Extract from a book attempting to apply a system of Tarot card interpretations to psychology
The man who, to become superior like the sphinx, has struggled with his destiny at the tenth level of consciousness of the wheel of fortune has learned a great deal in this conflict ... He had to learn to imagine himself in the place of his opponent, thereby adopting and accepting the standpoint of the other person. Suddenly the whole matter appeared to him in an entirely different light ... As a consequence of this, everyone around him admired him for his imperturbable composure and began to emulate it. People again came to seek his advice in all kinds of matters. [Part of interpretation of card no. 11, entitled ‘Power’] *
It should not be supposed that I find the psychology advocated in books on the Tarot more comprehensible than that advocated in modern society at large. In fact, I quote this extract because of its similarity to what is likely to be heard in "anger management" classes.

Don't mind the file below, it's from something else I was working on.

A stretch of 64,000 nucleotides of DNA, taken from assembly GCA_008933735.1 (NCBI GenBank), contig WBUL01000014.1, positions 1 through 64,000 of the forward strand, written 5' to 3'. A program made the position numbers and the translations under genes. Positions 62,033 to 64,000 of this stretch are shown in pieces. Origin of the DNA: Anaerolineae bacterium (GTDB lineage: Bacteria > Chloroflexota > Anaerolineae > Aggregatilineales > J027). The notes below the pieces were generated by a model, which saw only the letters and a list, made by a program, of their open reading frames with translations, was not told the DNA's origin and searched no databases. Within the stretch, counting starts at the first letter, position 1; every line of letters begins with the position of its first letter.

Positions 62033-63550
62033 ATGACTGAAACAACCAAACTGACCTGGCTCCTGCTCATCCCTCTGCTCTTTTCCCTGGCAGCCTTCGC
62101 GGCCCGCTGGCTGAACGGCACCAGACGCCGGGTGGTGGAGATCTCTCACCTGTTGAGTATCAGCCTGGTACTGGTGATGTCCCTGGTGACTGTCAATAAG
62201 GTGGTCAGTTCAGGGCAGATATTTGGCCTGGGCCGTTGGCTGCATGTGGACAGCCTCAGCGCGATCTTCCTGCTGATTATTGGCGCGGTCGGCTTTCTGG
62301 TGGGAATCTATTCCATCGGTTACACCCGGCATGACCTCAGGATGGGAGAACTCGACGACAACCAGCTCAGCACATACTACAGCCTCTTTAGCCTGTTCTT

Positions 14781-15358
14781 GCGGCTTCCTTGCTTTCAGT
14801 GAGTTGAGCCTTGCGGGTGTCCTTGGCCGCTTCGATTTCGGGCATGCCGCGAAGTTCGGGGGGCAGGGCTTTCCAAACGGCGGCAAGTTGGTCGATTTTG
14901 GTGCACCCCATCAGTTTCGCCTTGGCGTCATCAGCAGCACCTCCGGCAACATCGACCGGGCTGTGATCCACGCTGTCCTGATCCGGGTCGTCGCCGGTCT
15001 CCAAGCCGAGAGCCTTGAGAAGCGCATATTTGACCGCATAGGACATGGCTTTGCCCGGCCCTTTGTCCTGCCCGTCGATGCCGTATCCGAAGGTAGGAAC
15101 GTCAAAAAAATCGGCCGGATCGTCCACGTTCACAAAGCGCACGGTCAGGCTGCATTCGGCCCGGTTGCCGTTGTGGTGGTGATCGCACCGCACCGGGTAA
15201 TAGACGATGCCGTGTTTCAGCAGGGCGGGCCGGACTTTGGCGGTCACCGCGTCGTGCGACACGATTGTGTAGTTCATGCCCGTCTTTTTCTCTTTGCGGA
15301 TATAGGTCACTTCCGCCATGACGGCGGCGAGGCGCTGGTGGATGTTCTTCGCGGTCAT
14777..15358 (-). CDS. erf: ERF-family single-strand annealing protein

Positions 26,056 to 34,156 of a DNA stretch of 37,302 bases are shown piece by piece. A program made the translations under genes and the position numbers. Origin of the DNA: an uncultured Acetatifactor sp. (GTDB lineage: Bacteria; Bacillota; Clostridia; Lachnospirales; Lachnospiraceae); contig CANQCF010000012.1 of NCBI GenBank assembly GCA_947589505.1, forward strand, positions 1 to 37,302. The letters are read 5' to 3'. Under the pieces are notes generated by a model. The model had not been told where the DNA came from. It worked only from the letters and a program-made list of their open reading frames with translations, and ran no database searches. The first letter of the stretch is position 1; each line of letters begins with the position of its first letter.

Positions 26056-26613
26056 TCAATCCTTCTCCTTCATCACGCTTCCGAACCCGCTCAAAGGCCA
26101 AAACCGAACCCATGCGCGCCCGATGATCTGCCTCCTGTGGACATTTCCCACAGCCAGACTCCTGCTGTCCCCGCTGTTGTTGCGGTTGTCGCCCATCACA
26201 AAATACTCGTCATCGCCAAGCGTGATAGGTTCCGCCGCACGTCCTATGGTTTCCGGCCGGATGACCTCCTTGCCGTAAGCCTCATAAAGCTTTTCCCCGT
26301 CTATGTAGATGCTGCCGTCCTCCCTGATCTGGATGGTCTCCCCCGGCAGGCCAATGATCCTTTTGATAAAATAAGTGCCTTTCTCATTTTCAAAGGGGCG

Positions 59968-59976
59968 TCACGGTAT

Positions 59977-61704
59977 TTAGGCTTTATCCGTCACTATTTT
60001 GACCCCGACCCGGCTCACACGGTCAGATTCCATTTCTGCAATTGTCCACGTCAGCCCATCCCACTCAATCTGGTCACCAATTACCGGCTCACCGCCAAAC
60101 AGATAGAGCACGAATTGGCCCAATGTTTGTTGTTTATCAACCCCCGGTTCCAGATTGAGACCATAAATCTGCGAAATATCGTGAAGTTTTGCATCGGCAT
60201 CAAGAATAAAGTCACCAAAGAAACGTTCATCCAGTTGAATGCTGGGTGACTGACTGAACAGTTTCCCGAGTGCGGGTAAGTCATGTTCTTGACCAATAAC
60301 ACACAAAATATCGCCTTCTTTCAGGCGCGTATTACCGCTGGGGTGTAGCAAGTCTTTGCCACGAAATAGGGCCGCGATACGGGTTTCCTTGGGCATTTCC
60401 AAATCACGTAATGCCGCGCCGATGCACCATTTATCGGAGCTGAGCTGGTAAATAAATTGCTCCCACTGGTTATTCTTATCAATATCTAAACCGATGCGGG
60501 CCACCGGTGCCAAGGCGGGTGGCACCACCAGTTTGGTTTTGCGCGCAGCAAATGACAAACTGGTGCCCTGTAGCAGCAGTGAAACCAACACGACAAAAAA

In practice I find, and always have found, that my lack of acceptance of my social position, as well as my attempts to work towards remedying it, arouses anger in those to whom I express it, and apparently a wish to reject my own experience of my position. There is certainly no sign of a willingness to imagine themselves in my place, since I am angrily told that I should be able to think and feel about it quite differently from the ways I do.
For my part, I am quite unable to think myself into the position of those who are angry and morally indignant at me, as I cannot imagine myself, at any time in my life, having such reactions towards someone who complained of their position and of the difficulties which they experienced in attempting to ameliorate it.
* Elisabeth Haich, The Wisdom of the Tarot, Unwin, 1975, pp.91-92